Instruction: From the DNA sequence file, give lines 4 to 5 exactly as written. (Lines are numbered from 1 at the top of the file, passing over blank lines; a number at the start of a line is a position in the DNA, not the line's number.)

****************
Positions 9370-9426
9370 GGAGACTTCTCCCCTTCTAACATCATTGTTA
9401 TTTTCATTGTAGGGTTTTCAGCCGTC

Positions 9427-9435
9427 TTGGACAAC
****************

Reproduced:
Positions 9427-9435
9427 TTGGACAAC